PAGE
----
Going back the use case of getting the person with the longest tenure, the second piece of this exercises is to get the first element in the steam or arraylist which would represent the longest tenured employee. We will do this by using a stream terminal operation called findFirst. findFirst will return an java 8 Optional which can be described as a wrapper around the employee object. If an employee object is found it will be present, if one isn't found the Optional object would be empty.

When we run this we will see that Jack Johnson is the longest tenured employee.

java.util.Optional<Employee> employee = employees
        .stream()
        .sorted((e1, e2) -> e1.getHireDate()
                .compareTo(e2.getHireDate())).findFirst();

System.out.println(employee.get());

Output

Employee{employeeNumber=123, employeeFirstName=Jack, employeeLastName=Johnson, hireDate=1988-04-12}

Multiple sort criteria

[6:18]

Prior to java 8 when you tried to sort by several comparators, it got ugly fast. So you might of created a single comparator with logic to compare various fields and the code readability goes down the tube. What is neat about java 8 is it implemented a way to concatenate or combine multiple comparators together by calling Comparator.thenComparing.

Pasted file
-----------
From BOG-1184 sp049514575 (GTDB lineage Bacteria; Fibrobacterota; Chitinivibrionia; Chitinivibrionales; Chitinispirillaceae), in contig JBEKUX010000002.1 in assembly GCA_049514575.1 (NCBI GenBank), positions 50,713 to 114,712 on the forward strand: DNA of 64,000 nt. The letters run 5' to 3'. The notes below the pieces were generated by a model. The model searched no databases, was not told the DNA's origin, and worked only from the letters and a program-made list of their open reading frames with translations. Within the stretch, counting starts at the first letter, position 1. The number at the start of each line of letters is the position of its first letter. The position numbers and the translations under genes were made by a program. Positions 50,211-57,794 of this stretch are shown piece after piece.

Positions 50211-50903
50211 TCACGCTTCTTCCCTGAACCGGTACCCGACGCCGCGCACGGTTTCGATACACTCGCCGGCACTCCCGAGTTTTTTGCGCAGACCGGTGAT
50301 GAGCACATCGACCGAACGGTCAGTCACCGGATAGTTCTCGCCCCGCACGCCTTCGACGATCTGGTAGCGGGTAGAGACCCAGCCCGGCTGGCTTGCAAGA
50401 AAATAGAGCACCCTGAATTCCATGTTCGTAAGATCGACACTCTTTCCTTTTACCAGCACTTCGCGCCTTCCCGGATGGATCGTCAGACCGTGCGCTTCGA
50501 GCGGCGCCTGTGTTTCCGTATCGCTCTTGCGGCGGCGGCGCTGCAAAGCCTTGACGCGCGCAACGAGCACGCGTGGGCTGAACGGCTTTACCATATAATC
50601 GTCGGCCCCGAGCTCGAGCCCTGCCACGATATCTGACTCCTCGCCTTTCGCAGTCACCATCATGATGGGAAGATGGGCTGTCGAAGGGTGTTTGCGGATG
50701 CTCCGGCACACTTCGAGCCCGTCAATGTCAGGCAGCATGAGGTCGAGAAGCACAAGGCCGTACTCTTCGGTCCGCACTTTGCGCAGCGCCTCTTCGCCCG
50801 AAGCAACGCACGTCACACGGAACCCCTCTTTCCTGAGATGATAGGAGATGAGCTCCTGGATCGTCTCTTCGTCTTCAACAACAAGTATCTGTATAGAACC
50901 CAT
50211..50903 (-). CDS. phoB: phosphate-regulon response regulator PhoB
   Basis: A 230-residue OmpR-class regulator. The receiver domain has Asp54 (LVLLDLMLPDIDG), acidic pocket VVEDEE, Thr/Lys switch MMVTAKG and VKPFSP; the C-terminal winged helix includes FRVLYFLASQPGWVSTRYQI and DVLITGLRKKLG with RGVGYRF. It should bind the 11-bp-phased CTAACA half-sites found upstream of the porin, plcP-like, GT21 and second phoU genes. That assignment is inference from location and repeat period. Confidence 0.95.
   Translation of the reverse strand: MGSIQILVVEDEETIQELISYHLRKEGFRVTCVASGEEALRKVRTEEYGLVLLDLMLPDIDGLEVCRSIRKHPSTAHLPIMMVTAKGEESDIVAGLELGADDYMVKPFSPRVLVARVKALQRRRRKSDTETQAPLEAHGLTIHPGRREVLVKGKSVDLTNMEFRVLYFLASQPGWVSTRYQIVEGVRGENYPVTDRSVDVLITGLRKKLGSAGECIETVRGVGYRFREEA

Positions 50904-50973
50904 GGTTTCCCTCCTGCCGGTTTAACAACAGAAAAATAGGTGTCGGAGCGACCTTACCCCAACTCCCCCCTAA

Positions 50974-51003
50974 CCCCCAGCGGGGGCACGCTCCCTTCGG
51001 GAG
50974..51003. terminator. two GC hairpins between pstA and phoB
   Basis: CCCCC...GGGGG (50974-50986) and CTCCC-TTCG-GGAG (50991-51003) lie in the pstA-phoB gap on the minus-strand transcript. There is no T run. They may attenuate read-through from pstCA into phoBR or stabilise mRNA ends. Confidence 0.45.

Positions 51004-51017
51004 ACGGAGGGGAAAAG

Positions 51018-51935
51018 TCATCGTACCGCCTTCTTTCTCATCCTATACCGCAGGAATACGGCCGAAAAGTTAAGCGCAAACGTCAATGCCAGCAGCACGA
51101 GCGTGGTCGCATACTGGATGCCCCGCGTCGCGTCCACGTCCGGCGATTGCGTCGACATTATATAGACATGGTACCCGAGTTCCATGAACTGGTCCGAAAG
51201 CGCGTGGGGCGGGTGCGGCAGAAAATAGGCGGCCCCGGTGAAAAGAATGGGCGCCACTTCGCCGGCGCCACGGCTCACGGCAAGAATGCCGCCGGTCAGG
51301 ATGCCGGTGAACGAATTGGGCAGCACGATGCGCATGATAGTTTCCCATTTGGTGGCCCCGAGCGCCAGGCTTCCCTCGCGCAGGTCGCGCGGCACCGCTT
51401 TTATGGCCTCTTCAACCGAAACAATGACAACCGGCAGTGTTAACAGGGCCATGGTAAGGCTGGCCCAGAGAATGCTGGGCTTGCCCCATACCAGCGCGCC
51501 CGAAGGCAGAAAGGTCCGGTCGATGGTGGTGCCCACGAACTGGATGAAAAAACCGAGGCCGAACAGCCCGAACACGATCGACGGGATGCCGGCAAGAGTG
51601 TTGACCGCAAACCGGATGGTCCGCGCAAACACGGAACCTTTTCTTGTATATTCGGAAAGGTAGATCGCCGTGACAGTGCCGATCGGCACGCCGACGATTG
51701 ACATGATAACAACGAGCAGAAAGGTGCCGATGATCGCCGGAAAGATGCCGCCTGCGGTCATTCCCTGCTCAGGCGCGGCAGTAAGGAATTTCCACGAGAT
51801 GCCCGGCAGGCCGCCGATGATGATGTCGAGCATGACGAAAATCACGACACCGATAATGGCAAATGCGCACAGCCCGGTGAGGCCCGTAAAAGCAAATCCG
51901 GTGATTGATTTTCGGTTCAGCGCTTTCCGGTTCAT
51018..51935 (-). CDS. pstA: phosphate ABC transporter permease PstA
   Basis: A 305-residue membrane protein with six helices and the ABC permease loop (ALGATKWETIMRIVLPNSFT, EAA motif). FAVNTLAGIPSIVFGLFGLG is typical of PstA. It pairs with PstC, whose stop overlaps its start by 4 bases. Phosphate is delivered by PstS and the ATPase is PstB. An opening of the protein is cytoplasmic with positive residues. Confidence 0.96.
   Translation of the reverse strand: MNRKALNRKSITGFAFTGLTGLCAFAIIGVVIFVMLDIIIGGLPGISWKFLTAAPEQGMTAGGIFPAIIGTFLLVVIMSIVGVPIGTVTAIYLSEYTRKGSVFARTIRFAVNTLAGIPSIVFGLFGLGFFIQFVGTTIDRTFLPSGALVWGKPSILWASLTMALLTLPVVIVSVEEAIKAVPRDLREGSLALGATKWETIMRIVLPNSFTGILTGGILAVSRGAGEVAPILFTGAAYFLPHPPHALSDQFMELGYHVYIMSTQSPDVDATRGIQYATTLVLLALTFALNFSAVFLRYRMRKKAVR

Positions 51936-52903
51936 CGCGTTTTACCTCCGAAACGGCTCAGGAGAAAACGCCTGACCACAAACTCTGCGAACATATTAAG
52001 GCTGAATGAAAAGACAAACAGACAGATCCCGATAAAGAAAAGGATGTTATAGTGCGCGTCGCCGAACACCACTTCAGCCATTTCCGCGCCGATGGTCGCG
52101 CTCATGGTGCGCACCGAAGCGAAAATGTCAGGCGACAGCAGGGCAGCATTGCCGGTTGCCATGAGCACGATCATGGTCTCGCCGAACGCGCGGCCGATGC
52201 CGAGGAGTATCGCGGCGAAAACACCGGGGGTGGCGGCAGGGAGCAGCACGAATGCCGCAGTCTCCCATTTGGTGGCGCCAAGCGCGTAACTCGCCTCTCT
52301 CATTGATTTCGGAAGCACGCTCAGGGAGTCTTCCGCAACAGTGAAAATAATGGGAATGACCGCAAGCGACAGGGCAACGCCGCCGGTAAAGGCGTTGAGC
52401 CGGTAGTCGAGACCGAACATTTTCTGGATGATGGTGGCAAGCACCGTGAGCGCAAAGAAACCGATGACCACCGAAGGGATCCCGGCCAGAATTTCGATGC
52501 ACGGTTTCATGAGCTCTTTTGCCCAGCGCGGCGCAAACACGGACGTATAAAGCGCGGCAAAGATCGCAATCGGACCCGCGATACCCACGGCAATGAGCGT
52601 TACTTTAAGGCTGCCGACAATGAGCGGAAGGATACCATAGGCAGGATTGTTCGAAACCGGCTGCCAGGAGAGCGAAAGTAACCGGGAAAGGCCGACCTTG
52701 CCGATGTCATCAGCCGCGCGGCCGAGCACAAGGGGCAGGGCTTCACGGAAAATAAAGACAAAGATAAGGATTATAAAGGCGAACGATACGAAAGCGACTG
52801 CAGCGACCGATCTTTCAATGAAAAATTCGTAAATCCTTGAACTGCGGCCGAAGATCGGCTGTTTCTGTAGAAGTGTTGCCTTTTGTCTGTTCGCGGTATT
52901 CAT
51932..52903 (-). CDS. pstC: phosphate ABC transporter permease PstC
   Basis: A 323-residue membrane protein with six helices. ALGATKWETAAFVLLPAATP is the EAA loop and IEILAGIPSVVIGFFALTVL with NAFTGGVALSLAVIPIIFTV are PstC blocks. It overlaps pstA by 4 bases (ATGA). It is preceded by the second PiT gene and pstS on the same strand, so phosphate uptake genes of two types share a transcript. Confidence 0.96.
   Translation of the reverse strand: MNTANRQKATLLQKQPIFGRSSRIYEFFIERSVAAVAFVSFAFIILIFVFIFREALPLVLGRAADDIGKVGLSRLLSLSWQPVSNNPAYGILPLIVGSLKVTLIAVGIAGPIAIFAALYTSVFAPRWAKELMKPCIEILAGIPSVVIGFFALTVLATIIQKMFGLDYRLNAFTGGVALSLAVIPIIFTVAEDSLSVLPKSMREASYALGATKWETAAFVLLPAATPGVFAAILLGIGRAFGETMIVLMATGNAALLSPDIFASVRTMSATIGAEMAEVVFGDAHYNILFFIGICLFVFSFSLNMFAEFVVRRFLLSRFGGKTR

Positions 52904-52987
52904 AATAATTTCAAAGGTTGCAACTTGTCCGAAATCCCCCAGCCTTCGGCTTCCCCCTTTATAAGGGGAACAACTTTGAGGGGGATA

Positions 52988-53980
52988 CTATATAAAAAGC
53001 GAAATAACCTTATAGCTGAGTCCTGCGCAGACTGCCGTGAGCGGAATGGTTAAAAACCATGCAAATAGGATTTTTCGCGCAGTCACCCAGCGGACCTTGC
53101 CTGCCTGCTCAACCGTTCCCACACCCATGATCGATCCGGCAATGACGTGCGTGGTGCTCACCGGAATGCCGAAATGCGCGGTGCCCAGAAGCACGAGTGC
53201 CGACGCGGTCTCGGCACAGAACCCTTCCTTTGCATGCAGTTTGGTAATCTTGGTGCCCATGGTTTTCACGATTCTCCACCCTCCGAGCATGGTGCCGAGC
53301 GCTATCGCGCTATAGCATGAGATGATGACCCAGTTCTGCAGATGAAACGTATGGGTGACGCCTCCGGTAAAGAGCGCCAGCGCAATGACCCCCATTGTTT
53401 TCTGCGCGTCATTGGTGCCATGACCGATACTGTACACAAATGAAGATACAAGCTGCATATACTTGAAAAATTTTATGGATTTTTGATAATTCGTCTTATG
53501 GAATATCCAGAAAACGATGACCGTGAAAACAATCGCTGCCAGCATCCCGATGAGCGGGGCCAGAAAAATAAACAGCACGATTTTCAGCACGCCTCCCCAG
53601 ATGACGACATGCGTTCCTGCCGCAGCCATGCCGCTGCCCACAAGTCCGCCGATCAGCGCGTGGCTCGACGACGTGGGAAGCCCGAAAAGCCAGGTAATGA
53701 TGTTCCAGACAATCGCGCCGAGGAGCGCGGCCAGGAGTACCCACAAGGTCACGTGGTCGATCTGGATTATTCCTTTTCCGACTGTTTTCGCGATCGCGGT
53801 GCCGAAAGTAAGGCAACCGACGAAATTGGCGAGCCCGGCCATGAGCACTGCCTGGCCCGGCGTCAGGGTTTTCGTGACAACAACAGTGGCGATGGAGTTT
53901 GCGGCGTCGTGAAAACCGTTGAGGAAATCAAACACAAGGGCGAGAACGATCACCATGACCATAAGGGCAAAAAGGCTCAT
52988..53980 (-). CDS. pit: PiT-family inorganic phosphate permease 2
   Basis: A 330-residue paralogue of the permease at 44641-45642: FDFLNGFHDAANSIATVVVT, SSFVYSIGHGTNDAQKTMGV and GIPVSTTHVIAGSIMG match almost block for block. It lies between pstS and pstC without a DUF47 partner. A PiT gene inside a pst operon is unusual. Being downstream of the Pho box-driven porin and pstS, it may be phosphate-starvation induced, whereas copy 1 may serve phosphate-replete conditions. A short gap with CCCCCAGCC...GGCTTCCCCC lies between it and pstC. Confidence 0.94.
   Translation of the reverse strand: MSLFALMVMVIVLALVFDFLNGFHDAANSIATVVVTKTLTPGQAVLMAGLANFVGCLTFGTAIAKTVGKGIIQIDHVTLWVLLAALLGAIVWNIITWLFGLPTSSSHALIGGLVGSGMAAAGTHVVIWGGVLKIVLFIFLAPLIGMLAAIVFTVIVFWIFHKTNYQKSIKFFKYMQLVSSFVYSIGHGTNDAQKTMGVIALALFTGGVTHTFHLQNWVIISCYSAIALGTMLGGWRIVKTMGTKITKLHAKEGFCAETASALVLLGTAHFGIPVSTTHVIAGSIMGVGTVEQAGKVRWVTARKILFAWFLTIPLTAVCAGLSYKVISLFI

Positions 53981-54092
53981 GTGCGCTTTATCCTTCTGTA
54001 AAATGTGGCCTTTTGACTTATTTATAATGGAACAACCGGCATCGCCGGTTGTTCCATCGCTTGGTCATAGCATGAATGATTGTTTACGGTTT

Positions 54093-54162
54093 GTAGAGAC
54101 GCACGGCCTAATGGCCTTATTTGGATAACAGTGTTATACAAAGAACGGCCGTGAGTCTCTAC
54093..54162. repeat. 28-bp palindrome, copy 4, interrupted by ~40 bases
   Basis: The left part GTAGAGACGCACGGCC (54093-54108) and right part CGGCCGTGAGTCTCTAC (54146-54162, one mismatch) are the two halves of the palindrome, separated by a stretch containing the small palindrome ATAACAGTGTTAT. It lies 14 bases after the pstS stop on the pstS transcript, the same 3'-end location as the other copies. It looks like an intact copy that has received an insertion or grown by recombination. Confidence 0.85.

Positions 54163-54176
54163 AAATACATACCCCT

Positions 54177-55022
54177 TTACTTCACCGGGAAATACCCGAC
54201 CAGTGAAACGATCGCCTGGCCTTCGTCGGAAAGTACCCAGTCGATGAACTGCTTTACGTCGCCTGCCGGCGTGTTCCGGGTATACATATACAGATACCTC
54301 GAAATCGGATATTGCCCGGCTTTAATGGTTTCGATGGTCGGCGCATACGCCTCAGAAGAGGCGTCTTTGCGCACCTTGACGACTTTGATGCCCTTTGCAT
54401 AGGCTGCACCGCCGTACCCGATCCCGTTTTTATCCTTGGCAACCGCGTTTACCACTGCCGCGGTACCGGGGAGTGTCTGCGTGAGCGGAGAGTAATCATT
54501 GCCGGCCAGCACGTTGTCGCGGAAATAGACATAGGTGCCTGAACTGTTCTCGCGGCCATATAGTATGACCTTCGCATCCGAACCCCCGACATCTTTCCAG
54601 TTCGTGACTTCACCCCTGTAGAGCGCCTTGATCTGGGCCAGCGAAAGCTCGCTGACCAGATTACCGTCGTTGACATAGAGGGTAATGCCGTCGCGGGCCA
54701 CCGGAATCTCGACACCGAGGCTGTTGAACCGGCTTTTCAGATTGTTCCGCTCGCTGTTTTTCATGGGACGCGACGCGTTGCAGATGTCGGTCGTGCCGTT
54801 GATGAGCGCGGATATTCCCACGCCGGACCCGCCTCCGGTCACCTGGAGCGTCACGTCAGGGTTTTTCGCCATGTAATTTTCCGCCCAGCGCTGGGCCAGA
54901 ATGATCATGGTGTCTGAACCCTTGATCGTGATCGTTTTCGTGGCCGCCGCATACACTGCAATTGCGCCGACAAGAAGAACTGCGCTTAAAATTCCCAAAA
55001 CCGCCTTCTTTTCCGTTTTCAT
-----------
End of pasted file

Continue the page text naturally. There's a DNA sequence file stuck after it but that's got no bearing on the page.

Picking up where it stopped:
We will first create two comparators byFirstName and byLastName. Since we want first name sorted first we will call the thenComparing method on the byFirstName comparator. The thenComparing method will then return a comparator which we will pass into the sort method.

Let's take a look:

@Test
public void multiple_sort() {

    Comparator<Employee> byFirstName = (e1, e2) -> e1
            .getEmployeeFirstName().compareTo(e2.getEmployeeFirstName());

    Comparator<Employee> byLastName = (e1, e2) -> e1.getEmployeeLastName()
            .compareTo(e2.getEmployeeLastName());

    employees.stream().sorted(byFirstName.thenComparing(byLastName))
            .forEach(e -> System.out.println(e));
}

Output

Employee{employeeNumber=678, employeeFirstName=Ann, employeeLastName=Lee, hireDate=2007-04-12}
Employee{employeeNumber=345, employeeFirstName=Cindy, employeeLastName=Bower, hireDate=2011-12-15}
Employee{employeeNumber=435, employeeFirstName=Fred, employeeLastName=Shak, hireDate=1988-04-17}
Employee{employeeNumber=123, employeeFirstName=Jack, employeeLastName=Johnson, hireDate=1988-04-12}
Employee{employeeNumber=467, employeeFirstName=Pam, employeeLastName=Krauss, hireDate=2005-06-07}
Employee{employeeNumber=567, employeeFirstName=Perry, employeeLastName=Node, hireDate=2005-06-07}

Hopefully this was a good introduction to sorting or ordering in java 8. Thanks for joining in today's level up lunch, Have a great day!